The numbers: The number of Americans who applied for unemployment benefits in late October fell to yet another pandemic low in the latest week, reflecting an urgent need by companies to hold onto to current employees and find new ones.
New jobless benefit claims dropped by 14,000 to 269,000 in the seven days ended Oct. 30, the government said Thursday.
Economists polled by The Wall Street Journal had estimated new claims would total a seasonally adjusted 275,000.
Last month new unemployment filings dropped below the key 300,000 level for the first time since the start of the viral outbreak in March 2020. New claims were in the low 200,000s before the pandemic.
Companies are trying to hire more people and avoid layoffs in light of the biggest labor shortage in decades. They’ve got more than 10 million open jobs, but a surprising lack of available workers has made it hard to fill them.
Big picture: The economy appears to be speeding up again as the “delta” variant of the coronavirus fades, but the ongoing shortage of labor might not go away so easily. Some five million people who had jobs before the pandemic still haven’t returned to work and it’s unclear if or when they will do so.
Without more workers, businesses can’t produce enough goods and services to keep up with torrid demand. The lack of labor could eventually slow the economic recovery unless it eases.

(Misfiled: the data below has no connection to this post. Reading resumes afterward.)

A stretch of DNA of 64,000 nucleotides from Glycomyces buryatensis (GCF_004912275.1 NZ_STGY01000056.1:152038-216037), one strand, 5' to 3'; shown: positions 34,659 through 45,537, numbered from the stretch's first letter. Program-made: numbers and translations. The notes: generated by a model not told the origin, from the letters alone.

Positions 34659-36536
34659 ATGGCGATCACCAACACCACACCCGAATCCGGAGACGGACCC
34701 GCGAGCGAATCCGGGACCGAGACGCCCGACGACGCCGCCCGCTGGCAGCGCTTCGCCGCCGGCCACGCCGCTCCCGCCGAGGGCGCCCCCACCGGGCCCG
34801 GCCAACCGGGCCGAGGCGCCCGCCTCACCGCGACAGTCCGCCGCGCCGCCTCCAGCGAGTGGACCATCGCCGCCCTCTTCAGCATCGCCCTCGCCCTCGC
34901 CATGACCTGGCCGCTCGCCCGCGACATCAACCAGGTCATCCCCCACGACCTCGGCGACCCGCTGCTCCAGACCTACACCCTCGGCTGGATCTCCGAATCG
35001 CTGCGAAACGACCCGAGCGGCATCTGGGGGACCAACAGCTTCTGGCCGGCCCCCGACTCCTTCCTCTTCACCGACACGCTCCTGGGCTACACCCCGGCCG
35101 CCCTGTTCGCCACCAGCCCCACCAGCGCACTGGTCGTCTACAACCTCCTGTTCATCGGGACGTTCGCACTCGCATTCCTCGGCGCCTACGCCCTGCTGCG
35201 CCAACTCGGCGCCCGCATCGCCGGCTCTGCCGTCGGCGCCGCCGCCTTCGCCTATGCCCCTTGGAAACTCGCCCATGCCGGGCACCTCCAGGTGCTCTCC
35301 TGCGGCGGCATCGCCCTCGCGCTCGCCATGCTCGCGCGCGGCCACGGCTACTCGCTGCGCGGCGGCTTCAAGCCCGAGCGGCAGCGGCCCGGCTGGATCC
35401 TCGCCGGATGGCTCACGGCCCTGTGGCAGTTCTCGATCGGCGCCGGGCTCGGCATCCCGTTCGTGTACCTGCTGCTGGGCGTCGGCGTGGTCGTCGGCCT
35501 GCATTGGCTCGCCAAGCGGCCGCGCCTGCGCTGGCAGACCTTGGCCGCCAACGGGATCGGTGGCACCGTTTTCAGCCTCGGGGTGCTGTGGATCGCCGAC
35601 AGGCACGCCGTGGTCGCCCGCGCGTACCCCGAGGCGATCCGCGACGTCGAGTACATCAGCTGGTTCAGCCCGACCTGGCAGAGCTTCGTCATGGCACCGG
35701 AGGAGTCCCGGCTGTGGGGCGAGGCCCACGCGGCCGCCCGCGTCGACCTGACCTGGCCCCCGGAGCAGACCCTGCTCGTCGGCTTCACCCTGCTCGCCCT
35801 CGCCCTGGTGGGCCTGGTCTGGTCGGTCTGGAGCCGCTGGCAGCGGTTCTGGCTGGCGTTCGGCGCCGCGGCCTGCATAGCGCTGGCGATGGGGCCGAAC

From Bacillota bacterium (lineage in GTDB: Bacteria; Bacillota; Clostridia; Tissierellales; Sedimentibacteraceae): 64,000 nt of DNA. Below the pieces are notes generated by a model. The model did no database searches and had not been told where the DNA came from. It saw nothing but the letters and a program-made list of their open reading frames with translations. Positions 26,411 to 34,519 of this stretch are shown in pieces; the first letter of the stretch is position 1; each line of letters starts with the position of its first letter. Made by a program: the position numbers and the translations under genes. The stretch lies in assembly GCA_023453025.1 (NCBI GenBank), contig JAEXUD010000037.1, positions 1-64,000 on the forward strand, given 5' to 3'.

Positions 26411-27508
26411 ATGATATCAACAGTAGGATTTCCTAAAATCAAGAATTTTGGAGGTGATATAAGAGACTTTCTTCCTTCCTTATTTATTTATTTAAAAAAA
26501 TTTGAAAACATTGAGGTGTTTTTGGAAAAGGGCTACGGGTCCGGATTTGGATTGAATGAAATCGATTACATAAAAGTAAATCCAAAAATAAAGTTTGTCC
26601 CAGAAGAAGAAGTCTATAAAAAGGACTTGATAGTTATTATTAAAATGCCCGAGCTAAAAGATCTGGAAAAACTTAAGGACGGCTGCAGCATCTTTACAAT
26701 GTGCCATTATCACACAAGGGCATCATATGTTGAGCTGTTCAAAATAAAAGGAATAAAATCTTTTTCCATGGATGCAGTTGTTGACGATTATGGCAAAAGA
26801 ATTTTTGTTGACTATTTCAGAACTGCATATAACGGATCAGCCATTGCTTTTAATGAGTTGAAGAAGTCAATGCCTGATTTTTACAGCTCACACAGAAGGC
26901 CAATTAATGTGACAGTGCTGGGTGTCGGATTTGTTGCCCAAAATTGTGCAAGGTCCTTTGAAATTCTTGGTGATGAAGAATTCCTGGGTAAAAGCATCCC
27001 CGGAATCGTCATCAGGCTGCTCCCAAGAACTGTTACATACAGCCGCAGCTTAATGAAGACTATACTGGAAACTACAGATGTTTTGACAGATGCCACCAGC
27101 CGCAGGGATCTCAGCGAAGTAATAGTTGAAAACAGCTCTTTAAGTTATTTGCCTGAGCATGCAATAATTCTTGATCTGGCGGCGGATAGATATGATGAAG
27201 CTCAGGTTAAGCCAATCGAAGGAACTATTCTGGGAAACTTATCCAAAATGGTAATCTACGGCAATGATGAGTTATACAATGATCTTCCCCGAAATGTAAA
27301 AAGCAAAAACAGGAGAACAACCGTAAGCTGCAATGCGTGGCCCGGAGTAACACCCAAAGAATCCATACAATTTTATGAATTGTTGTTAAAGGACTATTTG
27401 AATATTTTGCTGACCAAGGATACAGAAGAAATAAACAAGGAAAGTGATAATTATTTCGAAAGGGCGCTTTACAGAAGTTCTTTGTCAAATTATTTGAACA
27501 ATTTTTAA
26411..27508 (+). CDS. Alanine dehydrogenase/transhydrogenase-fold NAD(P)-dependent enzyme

Key details: New jobless claims declined the most last week in Florida and Missouri. The only states to post sizable increases were Kentucky and California.
Jobless claims were little changed in most other states.
The number of people already collecting state jobless benefits, meanwhile, fell by 134,000 to 2.1 million. These so-called continuing claims are at a pandemic low.
Altogether, 2.67 million people were reportedly receiving jobless benefits through state or federal programs as of Oct 16.
Just under 2 million were collecting benefits before the pandemic.
What they are saying? “Filings are trending lower, moving closer to pre-pandemic
levels,” said Rubeela Farooqi, chief U.S. economist at High Frequency Economics. “Businesses are likely averse to laying off workers, given they continue to face labor shortages.”